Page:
Individual study: Cross-fostering of whooping crane Grus americana eggs in the nests of sandhill cranes Grus canadensis at Grays Lake National Wildlife Refuge, Idaho, USA
Kuyt E. (1996) Reproductive manipulation in the whooping crane Grus americana. Bird Conservation International, 6, 3-10
Although the whooping crane Grus americana formerly occurred more widely in Canada and the USA, the last wild migratory population breeds in and around Wood Buffalo National Park, on the border of Northwest Territories and Alberta, Canada. Since 1967, 'surplus' eggs from wild clutches with two viable eggs (usually only one chick is successfully fledged) have been collected in order to establish a captive population of the species. As part of a more general review of the management actions taken for the whooping crane between 1967 and 1991, this study documents an attempt to reintroduce the species into the Rocky Mountain region of the USA by cross-fostering eggs in the nests of sandhill cranes Grus canadensis breeding at Grays Lake National Wildlife Refuge (43º03' N, 111º27' W), Idaho.
Between 1975 and 1988, 288 whooping crane eggs were introduced into preselected nests of sandhill cranes breeding in Gray Lakes National Wildlife Refuge. Of these, 215 had been collected from the wild population at Wood Buffalo National Park, and (from 1976 to 1984) 73 captive-produced eggs were also sourced from Patuxent Wildlife Research Center in Maryland*. Although the viability of eggs was not tested in the early years of the programme, diagnostic viability tests were subsequently introduced.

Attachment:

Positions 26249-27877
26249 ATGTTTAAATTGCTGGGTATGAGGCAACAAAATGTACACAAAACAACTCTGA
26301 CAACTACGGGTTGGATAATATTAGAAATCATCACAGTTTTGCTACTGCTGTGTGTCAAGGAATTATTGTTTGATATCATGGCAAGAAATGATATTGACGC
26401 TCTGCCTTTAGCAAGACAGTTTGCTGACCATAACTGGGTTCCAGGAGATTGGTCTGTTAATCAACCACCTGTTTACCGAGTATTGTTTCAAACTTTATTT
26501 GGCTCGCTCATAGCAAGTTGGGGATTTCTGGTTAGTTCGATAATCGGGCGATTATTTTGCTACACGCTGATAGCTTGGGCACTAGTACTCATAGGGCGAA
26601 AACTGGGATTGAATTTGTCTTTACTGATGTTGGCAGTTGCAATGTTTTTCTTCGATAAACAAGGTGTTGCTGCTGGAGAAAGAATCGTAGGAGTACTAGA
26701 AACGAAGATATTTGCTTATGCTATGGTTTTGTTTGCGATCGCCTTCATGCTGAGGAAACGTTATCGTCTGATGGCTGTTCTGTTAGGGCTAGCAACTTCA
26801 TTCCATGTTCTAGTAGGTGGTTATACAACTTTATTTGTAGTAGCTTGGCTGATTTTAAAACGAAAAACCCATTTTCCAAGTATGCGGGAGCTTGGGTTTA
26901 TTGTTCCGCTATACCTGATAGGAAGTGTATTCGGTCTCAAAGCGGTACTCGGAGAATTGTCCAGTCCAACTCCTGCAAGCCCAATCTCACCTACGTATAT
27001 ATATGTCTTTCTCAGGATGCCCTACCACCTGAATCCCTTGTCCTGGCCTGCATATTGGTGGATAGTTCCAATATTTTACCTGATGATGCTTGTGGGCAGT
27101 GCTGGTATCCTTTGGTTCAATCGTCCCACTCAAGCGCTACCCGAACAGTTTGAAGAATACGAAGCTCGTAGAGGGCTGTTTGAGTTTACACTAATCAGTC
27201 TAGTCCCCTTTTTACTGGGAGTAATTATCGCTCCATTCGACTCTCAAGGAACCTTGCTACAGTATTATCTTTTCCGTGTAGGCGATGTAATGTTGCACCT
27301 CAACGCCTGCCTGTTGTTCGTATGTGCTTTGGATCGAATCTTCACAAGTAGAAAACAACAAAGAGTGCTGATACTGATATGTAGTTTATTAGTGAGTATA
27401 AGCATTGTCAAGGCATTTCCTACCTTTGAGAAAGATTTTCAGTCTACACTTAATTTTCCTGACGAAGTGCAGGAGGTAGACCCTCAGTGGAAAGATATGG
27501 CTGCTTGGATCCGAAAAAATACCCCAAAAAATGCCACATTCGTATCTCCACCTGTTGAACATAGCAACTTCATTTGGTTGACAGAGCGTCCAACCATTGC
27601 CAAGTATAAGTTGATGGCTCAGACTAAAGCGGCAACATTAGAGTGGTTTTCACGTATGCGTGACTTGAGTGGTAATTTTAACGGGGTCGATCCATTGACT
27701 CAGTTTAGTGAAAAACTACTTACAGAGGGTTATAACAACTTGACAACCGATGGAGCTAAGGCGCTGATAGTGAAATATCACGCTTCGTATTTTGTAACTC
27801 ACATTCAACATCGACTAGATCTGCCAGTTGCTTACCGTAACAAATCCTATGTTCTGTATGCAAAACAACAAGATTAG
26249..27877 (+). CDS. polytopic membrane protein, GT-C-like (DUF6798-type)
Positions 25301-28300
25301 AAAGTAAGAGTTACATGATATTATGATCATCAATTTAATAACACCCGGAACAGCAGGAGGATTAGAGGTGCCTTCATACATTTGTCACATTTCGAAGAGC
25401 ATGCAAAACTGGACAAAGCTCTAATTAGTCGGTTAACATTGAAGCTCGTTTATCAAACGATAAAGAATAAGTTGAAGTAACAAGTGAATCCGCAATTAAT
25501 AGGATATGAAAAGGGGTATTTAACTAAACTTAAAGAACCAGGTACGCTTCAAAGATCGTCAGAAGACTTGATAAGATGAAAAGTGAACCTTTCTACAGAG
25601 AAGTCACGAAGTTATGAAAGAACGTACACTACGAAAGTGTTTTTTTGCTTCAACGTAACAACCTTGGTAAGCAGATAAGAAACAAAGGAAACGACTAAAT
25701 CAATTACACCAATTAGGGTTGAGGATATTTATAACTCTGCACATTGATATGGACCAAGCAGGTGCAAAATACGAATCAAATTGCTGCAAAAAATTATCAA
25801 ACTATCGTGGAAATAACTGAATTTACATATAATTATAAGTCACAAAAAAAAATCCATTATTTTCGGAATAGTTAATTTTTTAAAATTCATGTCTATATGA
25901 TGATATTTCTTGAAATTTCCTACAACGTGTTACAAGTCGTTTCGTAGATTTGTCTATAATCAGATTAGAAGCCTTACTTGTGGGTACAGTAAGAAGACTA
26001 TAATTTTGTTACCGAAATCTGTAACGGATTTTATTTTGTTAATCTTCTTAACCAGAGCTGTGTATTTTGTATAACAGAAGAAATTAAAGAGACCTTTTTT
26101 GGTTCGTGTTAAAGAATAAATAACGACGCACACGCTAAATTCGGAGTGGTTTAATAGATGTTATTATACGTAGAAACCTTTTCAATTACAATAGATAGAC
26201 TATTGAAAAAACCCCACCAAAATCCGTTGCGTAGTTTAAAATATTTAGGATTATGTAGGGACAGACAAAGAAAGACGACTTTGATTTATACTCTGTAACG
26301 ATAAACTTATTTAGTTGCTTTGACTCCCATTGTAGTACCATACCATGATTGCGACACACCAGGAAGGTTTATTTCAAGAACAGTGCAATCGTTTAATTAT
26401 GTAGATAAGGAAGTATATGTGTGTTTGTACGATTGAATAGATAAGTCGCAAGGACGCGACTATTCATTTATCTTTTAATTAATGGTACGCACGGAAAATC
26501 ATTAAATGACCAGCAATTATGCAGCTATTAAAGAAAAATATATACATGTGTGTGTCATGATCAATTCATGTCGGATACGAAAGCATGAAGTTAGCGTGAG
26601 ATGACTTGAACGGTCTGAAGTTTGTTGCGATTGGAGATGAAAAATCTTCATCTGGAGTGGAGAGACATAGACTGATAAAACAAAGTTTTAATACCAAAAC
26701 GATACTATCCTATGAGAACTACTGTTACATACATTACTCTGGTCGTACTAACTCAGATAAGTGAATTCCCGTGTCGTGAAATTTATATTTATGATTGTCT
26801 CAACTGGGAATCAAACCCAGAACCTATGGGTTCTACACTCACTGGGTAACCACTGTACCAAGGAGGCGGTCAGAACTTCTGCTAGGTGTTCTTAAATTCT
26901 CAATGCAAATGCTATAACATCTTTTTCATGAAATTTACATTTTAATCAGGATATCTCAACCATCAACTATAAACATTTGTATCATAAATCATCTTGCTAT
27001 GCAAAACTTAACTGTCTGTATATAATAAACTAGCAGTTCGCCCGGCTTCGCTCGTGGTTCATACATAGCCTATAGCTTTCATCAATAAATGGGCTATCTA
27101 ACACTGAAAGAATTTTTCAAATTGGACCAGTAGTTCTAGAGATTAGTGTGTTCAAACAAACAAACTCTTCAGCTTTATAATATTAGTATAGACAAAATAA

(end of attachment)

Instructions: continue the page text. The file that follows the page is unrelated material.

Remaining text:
In addition, nine translocated whooping cranes were also released at Grays Lakes during 1986-1988, in an attempt to enhance opportunities for pair formation.
Overall, 73% (210 of 288) of cross-fostered whooping crane eggs hatched successfully, with the hatching success of wild-sourced eggs (77%) higher than that of captive-produced eggs (60%). The main causes of egg failure were predation (particularly by coyotes Canis latrans) and infertility or embryonic death. There were 47 cases of chick mortality, most of which occurred before birds were 30 days old. Predation (by coyotes and red fox Vulpes vulpes) and bad weather were the principal causes of mortality in young cranes. Of 85 cranes that fledged successfully, only 13 (15%) were still alive in 1991. Where causes of mortality were known (27 instances), they included collision with powerlines (40%), fences (22%), disease (18%) and predation by birds (7%). No permanent pairs formed among surviving birds, possibly because of their low density or problems with imprinting on their sandhill crane foster parents. Only one of the nine translocated individuals released during 1986–1988 returned to Grays Lake in subsequent years.
* For further details, see
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